In 2017, Walls and her team launched MyBeaufortCounty.com, giving residents a more user-friendly means to pay property, boat, vehicle and business taxes all in one place—an experience that has grown since the start of the pandemic.

“Our partnership with PayIt has allowed us to expand beyond the treasurer’s office and property tax payments, to equipping any county office with the ability to accept online payments through MyBeaufortCounty.com,” Walls said. “And we’re ready to assist in getting each department up and running.”

The Community Development office and Beaufort County’s airports are now live on the app, and Walls said others will be transitioning to the app in the coming months.

The end result of all this customer-focused innovation: fourth quarter 2019 was the first time that residents interacted with the treasurer’s office more online than in person.

“Online usage was up 46 percent before COVID, so we were already trending towards more digital interactions and were as ready as we could be when the offices closed,” Walls said. “Our customers tell us it’s easier than Amazon to use.”

Earlier this year, the office launched an updated installment payment program allowing taxpayers to pay the upcoming year’s taxes in advance—in any amount and as frequently as they like—via mail or through MyBeaufortCounty.com.

Next up: all three treasurer’s office locations—Hilton Head Island, Bluffton and Beaufort—will have payment kiosks installed before year’s end. “We’re installing an exterior window touchscreen at the Hilton Head office and interior units at our other locations,” Walls said. It’s based off the unique window Walls saw at the Engel and Volkers real estate office in Old Town Bluffton. “I took my kids for ice cream early in the pandemic, and I was blown away by this one-stop information window. We called the vendor, WindowVision, and asked if they could adapt their real estate-focused software for us.”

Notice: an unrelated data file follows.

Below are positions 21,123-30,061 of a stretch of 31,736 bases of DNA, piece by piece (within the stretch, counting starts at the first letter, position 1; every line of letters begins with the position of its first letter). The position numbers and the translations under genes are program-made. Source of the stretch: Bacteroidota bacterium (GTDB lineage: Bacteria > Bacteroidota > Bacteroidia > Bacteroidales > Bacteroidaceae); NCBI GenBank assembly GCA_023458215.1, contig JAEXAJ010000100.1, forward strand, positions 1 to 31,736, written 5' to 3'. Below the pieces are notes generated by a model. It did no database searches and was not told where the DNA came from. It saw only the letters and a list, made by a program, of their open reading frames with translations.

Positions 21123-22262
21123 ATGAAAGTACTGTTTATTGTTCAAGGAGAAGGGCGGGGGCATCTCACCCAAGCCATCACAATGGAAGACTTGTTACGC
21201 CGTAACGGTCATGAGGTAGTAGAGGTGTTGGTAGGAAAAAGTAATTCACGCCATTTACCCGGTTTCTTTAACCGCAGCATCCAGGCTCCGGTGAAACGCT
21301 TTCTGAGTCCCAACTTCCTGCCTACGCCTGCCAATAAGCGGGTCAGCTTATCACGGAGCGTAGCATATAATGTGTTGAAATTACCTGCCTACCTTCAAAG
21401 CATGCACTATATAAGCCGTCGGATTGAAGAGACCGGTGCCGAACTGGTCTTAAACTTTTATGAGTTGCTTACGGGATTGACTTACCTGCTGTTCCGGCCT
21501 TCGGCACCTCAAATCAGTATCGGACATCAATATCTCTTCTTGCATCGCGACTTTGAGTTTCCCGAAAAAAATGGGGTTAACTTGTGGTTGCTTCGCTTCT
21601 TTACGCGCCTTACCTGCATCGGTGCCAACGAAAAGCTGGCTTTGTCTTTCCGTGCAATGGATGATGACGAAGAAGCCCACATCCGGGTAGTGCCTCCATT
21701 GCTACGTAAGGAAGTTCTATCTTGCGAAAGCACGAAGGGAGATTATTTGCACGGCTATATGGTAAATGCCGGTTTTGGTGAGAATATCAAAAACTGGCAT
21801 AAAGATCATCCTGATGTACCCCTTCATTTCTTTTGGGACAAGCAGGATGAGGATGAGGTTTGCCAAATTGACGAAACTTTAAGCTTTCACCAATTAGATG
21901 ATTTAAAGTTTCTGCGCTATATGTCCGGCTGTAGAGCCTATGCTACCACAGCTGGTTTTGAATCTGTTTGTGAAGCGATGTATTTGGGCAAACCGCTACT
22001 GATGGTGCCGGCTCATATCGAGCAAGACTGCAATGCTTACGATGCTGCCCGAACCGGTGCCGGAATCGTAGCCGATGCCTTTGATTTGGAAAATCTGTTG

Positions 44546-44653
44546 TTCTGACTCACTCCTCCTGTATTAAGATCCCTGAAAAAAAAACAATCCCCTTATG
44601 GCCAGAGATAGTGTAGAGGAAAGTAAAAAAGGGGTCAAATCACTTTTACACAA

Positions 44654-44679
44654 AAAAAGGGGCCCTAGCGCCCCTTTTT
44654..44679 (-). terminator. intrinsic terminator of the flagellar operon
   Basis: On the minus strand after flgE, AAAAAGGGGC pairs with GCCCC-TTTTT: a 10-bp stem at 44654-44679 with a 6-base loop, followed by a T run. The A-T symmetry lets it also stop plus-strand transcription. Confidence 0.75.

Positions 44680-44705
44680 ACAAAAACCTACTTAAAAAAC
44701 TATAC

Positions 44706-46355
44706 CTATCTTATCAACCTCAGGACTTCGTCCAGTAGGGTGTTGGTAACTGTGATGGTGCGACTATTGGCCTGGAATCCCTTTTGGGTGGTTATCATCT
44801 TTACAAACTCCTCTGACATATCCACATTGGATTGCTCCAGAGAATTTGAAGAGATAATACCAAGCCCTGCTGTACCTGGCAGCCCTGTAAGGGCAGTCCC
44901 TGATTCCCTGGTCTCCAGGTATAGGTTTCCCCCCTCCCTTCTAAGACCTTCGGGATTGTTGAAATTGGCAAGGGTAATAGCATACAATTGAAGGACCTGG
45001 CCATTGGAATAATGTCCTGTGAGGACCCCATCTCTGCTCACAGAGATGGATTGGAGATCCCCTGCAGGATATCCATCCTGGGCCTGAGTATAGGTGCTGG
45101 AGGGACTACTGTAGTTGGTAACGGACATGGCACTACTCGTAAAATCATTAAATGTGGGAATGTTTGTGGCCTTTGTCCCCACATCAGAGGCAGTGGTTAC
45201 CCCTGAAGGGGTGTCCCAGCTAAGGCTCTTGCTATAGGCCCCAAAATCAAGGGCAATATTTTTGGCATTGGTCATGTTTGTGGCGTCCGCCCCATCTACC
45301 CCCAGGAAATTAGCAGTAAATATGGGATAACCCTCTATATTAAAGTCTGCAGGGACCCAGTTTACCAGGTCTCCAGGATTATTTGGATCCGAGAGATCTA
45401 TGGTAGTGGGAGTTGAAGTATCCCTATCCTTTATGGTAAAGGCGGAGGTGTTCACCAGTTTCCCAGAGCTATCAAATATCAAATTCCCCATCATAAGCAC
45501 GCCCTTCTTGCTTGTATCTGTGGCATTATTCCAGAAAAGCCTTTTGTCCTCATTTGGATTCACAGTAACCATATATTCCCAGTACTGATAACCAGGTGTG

When Walls was first hired in 2011 by then-Treasurer Doug Henderson to take her first-ever government position, she said overcoming stereotypes was essential. “Government doesn’t get things done; that stereotype is sadly well-earned and that’s how I saw government,” Walls said. “We focused on building team culture to make this a place where people want to work. That has allowed us to be innovative and proactive so customers are constantly having a better and better experience.”

Walls leads the treasurer’s office in a mission to serve with innovation and enthusiasm, creating an ease of service that turns a negative experience, paying taxes, into a positive. The approach is showing significant results. The countywide collection rate is over 98 percent this year, the highest ever, and investment returns are over $5.7 million, another all-time high.

“We’re making the taxpayers’ monies work for them while we have it and constantly looking towards the future,” she said. “We may not know what challenges tomorrow will bring but when you invest in your team and put customers first, it is a recipe for success.”

Learn more about the Beaufort County Treasurer and discover the many resources available to you at beaufortcountytreasurer.com.